Protect Your Child’s Mental Health: Recognize When They Need Help
April 24, 2023 | Ruth Freeman
The world we live in is increasingly complex and can be difficult to navigate for anyone, especially for children. Not only are we all still processing and working our way through the pandemic, but there are violent and hurtful acts reported daily on the news and in our communities. Mental illness is at an all time high in today’s youth. Let’s all plan to talk about our concerns openly and honestly.
You may be unsure about which behaviors are cause for concern. How do you know if you need to seek help? Below are some factors to keep in mind.
- Mental health can always be addressed. Talking with a professional about your child’s mental health does not mean that there is anything wrong. Don’t wait until there is an emergency that needs attention. Regular mental health check-ins, both casually with you or with a professional are helpful to catch underlying issues before they may become harmful to your child’s wellbeing.
- Apply daily family practices that protect children’s mental health. Your day to day relationship with your child has a powerful effect on your child’s mental health. Playfulness calms the brain (yours and theirs) and opens children up to learning, conflict triggers stress which can be harmful to your child’s brain and body, and looking into your child’s eyes lowers stress chemicals and increases feel good neurotransmitters. Routines are calming and criticism is associated with depression in children. Learn the basics, avoid harmful approaches and put your limited energy into the parenting behaviors that really help.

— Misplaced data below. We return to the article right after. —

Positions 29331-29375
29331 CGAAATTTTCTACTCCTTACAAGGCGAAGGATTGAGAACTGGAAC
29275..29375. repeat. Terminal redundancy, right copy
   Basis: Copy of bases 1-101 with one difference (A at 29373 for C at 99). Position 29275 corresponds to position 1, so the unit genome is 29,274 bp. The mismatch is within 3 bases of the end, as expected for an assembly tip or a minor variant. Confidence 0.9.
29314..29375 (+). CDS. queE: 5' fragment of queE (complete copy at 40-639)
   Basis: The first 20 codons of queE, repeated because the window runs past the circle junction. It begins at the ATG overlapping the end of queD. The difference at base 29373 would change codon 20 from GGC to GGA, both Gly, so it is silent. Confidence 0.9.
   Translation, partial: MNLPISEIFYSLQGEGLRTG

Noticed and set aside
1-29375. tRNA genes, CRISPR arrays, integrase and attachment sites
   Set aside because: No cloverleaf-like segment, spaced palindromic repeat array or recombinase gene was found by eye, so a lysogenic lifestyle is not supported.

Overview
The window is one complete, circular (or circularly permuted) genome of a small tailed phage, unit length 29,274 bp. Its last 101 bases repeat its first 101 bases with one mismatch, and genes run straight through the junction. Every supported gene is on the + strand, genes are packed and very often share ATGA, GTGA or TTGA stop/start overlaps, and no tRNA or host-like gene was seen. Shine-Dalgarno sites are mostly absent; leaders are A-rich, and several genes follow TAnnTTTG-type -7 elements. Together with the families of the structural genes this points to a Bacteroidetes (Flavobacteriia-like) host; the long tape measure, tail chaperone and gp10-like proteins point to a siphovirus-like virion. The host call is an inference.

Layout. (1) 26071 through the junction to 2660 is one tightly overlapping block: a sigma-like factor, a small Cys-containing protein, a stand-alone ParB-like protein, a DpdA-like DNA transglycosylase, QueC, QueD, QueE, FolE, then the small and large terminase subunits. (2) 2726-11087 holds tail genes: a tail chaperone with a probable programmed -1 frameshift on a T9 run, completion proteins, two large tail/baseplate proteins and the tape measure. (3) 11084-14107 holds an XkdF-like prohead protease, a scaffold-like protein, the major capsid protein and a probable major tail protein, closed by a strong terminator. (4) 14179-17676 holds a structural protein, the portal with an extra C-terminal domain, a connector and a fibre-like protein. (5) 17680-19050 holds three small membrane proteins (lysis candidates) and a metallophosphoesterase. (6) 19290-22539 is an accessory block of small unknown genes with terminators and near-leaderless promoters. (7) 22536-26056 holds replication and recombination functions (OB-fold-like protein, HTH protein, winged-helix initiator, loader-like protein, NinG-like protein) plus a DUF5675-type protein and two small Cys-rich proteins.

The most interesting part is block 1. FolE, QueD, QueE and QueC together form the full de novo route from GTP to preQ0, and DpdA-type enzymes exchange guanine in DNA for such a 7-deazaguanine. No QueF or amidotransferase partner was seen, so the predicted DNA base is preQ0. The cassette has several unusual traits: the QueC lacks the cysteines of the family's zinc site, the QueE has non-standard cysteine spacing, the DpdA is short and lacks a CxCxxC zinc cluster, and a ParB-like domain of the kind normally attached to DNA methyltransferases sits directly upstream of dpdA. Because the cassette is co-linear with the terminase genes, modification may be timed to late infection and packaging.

- Understand the reality. The unfortunate and staggering reality is that depression, anxiety, and suicidality are on the rise in today’s youth. Mental illness is best addressed by a mental health professional to assess symptoms and, if needed, suggest a treatment plan. Stay vigilant and on the lookout for symptoms or signs of distress just as you would for any signs of physical illness in your child. Recognition is the first step toward recovery.
- Learn about identifying signs and symptoms. Be prepared by learning about “yellow flags” and “red flags” that may indicate cause for concern in your children. Some common signs and symptoms to look out for include sadness that persists for several weeks, withdrawing from social situations and activities, marked personality or behavior changes, and altered sleep or eating patterns. “Red flags” that indicate the need for immediate attention include talking about or harming oneself or others, or appearing to not be grounded in reality. Parents often conclude that a child saying things like, “I want to kill myself,” or “Everyone would be better off if I wasn’t here,” are bids for attention. Even if this is the case, the child is telling us they have an unmet need and we must listen. Most importantly, suicide is the second leading cause of death for among youth aged 15-24 years old. Always take a child seriously when you see these signs.
- Plan your first step. If you have any concerns about your child’s mental health, or if you simply have questions about how to raise your awareness of signs and symptoms, don’t hesitate to contact your pediatrician or school support personnel. They may then refer you to a mental health specialist in your area.
While all of this can be overwhelming, remember that you don’t have to go it alone.
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